They used specific allegations of sexual misconduct — from luring minors to psychological torment that kept them under his control — to make their racketeering case. They have contended that Kelly and his clique had a “common purpose of achieving the objectives of the Enterprise” to support his music and personal brand while enticing victims into unlawful sexual activity.
Federal prosecutors called 45 witnesses to make their case. Eleven of these witnesses were Kelly’s accusers; their allegations included sexual abuse and misconduct, with some accusing him of both.
Eight of these witnesses were former employees. Several described how Kelly had used his employees to meet girls and women, shuttle them around, and allegedly keep them in a state of isolation. And several described having misgivings about Kelly’s treatment of his girlfriends and their suspicion of his misconduct.
The prosecution’s final witness, psychologist Dawn Hughes, testified on Friday afternoon and Monday morning to explain that victims of domestic and sexual violence may remain with and return to their abusers — and that going back doesn’t negate victimhood. Hughes’s testimony was meant to address the question of why women would stay with Kelly if he was abusing them.
Witnesses preceding Hughes last week reiterated what earlier witnesses had said about Kelly’s dramatic highs and lows, describing him as an awful employer and an angry person. Prior to Hughes’s testimony, one of Kelly’s former assistants, Cheryl Mack, said he had threatened her so she would support him in a lawsuit filed by an accuser, warning, “Generally, in these situations, people come up missing.”
Aliciette Mayweather, another former Kelly assistant, testified last week. Mayweather’s testimony revealed that she had expressed concern about one of his girlfriends, Jane, in a text to another employee. “When she gets to Florida, she should run and never come back,” the message said. “Something is really strange as to the treatment of the little one …” (Mayweather’s twin sister, Suzette, also worked as Kelly’s assistant. During Suzette Mayweather’s testimony several weeks ago, she described Kelly as being “like a brother” but admitted thinking that Jane “looked young” to her.)
Diana Copeland, another former Kelly assistant, also took the stand last week. Copeland’s name came up repeatedly throughout the trial, with witnesses saying she coordinated travel for Kelly’s female guests and kept an eye on them. She testified that Kelly’s girlfriends did not freely roam his homes. Copeland said she was “fined” — that is, her pay was withheld — when she couldn’t find a “really rare puppy” Kelly had demanded.
Another witness last week, Angela, testified that Kelly had abused her when she was 14 or 15 years old and that she saw him sexually abuse Aaliyah on a tour bus when the late singer was 13 or 14. “I saw Robert and Aaliyah in a sexual situation. It appeared that he had his head in between her legs and was giving her oral sex,” Angela testified of the alleged incident, which she said took place in 1992 or 1993.
Alex, the second male accuser to publicly make allegations against Kelly, took the stand as well. Alex claimed to have met Kelly in 2007, when he was 16. A friend of Alex’s at the time, Louis, introduced him to Kelly. (Louis was the first man to come forward publicly with sexual-misconduct allegations against Kelly; he claims this abuse started when he was 17.) Alex, who said he had his first sexual encounter with Kelly at age 20, claimed he had been pressured into unwanted sexual activity.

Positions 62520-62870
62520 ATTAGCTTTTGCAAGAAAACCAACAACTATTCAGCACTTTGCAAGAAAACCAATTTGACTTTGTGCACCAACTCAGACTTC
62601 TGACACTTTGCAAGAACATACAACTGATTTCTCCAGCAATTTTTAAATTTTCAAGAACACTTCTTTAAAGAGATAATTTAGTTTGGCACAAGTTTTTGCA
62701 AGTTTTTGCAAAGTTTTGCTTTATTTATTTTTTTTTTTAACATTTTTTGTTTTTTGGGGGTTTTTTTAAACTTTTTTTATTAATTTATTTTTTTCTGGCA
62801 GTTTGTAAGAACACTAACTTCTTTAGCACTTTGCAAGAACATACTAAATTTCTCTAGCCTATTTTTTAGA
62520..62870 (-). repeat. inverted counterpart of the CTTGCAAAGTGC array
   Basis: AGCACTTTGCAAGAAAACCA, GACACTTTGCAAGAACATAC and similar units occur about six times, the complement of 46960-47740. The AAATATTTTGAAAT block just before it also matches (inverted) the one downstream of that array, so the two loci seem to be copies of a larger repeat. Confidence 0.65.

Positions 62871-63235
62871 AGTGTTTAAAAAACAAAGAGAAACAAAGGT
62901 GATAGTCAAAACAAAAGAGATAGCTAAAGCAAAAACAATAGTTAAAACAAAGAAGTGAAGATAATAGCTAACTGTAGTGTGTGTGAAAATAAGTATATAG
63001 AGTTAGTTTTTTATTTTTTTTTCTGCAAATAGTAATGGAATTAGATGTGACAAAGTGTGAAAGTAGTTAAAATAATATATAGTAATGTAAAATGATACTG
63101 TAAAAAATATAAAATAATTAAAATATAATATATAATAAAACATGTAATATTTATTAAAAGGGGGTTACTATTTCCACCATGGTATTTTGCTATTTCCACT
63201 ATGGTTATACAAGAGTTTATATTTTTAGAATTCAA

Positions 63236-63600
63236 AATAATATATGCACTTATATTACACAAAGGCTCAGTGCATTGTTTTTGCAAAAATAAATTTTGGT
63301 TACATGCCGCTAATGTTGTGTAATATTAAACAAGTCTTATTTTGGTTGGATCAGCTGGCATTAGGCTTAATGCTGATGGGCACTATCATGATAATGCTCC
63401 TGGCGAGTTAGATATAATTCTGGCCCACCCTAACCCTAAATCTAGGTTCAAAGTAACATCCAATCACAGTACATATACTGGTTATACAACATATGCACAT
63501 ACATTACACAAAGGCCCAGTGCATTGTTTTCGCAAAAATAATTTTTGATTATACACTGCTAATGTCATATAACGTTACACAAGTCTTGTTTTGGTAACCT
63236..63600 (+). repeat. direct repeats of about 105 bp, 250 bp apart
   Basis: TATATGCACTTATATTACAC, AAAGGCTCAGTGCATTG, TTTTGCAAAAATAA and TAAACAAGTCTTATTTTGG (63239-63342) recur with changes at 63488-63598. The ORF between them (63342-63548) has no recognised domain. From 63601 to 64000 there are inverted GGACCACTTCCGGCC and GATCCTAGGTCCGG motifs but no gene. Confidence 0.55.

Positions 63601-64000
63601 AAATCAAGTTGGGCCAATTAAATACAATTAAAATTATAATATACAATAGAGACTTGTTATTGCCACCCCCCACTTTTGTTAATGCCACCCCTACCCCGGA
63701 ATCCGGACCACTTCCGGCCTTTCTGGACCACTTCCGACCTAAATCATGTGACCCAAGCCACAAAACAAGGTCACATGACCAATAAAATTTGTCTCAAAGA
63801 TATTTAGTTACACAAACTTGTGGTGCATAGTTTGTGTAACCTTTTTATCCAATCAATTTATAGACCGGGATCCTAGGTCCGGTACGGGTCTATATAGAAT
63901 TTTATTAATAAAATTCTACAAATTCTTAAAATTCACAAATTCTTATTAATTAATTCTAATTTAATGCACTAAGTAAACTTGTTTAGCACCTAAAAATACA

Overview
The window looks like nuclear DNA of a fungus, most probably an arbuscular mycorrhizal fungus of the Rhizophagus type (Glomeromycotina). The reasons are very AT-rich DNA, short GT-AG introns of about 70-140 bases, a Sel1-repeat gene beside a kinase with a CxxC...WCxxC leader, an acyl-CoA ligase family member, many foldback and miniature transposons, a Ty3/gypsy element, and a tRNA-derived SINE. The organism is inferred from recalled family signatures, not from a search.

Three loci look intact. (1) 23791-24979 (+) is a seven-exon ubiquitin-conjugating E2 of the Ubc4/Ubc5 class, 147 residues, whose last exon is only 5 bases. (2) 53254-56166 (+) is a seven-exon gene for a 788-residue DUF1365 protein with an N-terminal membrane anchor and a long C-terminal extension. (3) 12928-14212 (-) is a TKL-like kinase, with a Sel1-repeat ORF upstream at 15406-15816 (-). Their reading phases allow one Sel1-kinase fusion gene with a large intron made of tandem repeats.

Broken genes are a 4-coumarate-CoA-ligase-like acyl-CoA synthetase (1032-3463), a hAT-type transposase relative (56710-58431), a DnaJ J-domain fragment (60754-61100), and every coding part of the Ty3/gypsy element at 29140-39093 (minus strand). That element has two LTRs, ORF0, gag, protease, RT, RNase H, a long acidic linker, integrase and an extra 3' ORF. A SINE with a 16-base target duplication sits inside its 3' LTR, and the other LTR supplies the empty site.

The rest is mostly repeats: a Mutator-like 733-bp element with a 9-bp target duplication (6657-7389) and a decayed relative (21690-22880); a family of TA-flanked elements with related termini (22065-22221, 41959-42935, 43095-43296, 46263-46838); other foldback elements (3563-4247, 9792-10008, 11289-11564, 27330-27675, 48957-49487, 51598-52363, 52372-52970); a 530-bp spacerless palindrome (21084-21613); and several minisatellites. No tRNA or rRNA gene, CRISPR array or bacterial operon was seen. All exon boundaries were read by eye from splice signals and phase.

The prosecution also played recordings on Wednesday, but they were presented only to jurors and parties in the case; neither the media nor the public watching Kelly’s trial in a viewing room could see or hear any of it. A court document filed Tuesday revealed that prosecutors planned on presenting recordings that “show the defendant physically and verbally abusing and threatening females.” But it remains unknown what exactly jurors heard or saw. Kelly didn’t use his headphones while these recordings were presented, which would have allowed him to hear them.
A woman from one of these recordings, called “Jane Doe #20” in court filings, was going to take the stand, but prosecutors changed their mind because of her emotional state. They said that “after the government played the audio recording for Jane Doe #20 and Jane Doe #20 traveled to New York to prepare for her testimony, she started to have panic attacks and appeared to have an emotional breakdown. For the sake of her mental health, the government advised Jane Doe #20 that it would not call her as a witness at the trial.”
The conclusion of the prosecutors’ case did not have the jaw-dropping power of its first few weeks. Because the press is relegated to a viewing room where the proceedings are displayed on two 52-inch TV screens, it’s unclear how jurors reacted to witnesses and evidence that corroborated what many, many other witnesses had already said.
The only things that are really visible on these screens are the profiles of Kelly and two of his lawyers. Everyone else’s head and face are the size of quarters. (Vulture measured.) The only glimpse of jurors occurs when the camera catches them shuffling into the courtroom. Jurors could have seemed riveted, convinced, or bored by this week’s proceedings. The tail end of the prosecutors’ case could have proved pivotal for them, or it could have been damaging. The jurors, who are now about enter their sixth week of testimony, may be exhausted at this point; a juror might have dozed off at some juncture, which happens even in the highest-profile trials. There is no sense of how any of this will land.
Another key unknown factor is how the jury interpreted Copeland’s cross-examination. Kelly’s lead lawyer, Devereaux Cannick, asked Copeland whether the doors at Kelly’s home could lock from the outside — an important question, considering how some accusers said they felt compelled to stay. “No, they did not,” Copeland said. The defense also tried to use Copeland’s cross-examination to undermine claims that Kelly ran a criminal enterprise. Copeland, who quit her job and returned many times, said she did so “because I felt like he did not have trustworthy people around him. Robert did not have control over his bank accounts. He didn’t even know his own social-security number. He had no control over that; he had no idea where his royalties were going. That was a huge problem.”